By introducing CLA in the diet, membrane fatty acids are altered, favoring the less inflammatory compounds. In addition, the enzymes that control the synthesis of the inflammatory compounds may be inhibited. Studies of mouse mammary tumors, and rat stomach tumors have confirmed the reduction in tumor formation with as little as 0.1% concentration of CLA in the diet.

In rats with implanted tumors, CLA in the diet has been shown to reduce the spread of lung cancer. Results show that local tumors were smaller and lung tumor load was significantly reduced. There are interesting mechanisms propose by which CLA may halt metastasis. CLA is susceptible to oxidation, becoming a radical that damages cancer cells via lipid peroxidation. This cytotoxicity is apparently specific to cancer cells. CLA may also down regulate DNA necessary for cancer cell growth, and initiate cell death.

Dr. David Kritchevski, noted researcher of the Wistar Institute at University of Pennsylvania, found that CLA may protect us against cancer by slowing angiogenesis, the process by which cancer cells build the vascular infrastructure necessary for their invasion of other tissues. CLA decreased the production of vascular endothelial growth factor.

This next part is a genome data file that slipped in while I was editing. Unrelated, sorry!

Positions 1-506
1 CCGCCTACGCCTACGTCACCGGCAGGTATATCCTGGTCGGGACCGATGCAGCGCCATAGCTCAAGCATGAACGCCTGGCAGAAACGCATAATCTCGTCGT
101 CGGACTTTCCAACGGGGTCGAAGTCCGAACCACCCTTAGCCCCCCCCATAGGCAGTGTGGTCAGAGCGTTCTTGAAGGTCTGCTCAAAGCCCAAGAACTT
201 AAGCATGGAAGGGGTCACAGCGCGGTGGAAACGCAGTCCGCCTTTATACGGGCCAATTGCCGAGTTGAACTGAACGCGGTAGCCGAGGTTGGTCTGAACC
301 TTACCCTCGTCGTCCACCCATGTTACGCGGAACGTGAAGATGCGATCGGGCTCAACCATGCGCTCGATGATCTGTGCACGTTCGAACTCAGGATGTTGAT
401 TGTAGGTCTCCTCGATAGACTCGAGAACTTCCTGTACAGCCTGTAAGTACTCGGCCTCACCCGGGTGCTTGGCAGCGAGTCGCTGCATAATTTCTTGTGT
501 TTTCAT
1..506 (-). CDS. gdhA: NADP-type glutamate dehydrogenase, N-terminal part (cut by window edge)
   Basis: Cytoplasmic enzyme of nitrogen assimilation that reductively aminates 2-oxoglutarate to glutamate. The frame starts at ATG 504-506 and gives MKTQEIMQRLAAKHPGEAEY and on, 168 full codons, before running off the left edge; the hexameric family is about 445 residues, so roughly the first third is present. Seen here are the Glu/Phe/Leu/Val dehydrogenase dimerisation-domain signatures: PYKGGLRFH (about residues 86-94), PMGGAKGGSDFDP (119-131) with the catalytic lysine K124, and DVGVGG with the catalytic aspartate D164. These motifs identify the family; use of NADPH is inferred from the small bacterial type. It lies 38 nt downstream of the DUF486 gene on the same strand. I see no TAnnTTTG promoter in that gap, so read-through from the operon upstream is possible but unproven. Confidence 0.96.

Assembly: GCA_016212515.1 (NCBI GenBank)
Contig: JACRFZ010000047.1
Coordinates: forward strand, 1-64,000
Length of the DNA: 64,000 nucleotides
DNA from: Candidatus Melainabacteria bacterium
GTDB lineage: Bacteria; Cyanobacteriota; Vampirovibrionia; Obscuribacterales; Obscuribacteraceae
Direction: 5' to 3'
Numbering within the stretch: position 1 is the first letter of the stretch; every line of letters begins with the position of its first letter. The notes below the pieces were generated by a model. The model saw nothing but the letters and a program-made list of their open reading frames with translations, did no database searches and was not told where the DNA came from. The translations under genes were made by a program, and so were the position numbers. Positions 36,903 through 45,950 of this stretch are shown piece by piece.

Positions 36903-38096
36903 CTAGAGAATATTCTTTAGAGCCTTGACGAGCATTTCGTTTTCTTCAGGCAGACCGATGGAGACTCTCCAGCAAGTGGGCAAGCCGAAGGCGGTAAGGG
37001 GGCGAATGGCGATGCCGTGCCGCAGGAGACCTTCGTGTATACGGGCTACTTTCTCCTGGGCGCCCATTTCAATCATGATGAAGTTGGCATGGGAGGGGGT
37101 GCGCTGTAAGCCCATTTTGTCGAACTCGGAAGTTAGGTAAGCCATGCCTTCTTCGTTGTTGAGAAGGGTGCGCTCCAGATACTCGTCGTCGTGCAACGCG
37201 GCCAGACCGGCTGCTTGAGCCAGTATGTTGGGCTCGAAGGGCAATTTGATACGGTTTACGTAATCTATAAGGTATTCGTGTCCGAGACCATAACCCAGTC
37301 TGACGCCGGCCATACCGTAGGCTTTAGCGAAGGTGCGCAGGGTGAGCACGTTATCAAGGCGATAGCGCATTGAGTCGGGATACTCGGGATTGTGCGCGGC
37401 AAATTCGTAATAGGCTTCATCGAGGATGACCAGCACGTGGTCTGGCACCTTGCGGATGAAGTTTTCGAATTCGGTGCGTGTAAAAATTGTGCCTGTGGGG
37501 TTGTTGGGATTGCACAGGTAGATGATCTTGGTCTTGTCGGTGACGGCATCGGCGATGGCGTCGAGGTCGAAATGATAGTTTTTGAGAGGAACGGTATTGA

What other promise does CLA hold?

Many potential benefits of CLA await further clarification, as results in humans are inconsistent. There is some epidemiological evidence has linked low levels of CLA with increased risk of breast cancer in post-menopausal women. The anti-inflammatory properties of CLA may help to prevent the build up of plaque in arteries, which begins as an inflammatory process. The antioxidant potential may improve blood lipid and cholesterol profiles, though some studies show reduction if HDL cholesterol.

Some studies indicate that CLA may aid weight loss and alter body composition. For example, Swedish researchers reported in December, 2000 that CLA reduced fat while boosting muscle mass in obese participants taking 3.4 grams of CLA daily for 64 days (the average American ingests probably less than 1 gram of CLA per day). Others studies showed no such effect. Protection from insulin resistance also has mixed results, with some studies showing increased insulin resistance with supplemental CLA.

Part of the problem is that many of the effects of CLA appear to depend on the form or isomer under study. Naturally occurring CLA is a mixture of different isomers. Results with supplemental CLA may depend on which forms, and what proportions of isomers are used, along with other fats in the diet. There is much promise in CLA research, but it's still unclear how much of the promise demonstrated in animal studies will transfer to humans.


How do we get the benefits of CLA now?

Until potential health benefits are further clarified, we can take advantage of CLA very simply. Many studies have made it clear that increasing the quantity of grass in the diet of cattle decreases the saturated fatty acid concentration while increasing the omega-3 fatty acid and conjugated linoleic acid concentrations. So, the most natural way to obtain a healthy amount of CLA is through the use of beef, lamb and dairy products from grass-fed animals. In other words, we should eat meat and dairy more like our great-grandparents did.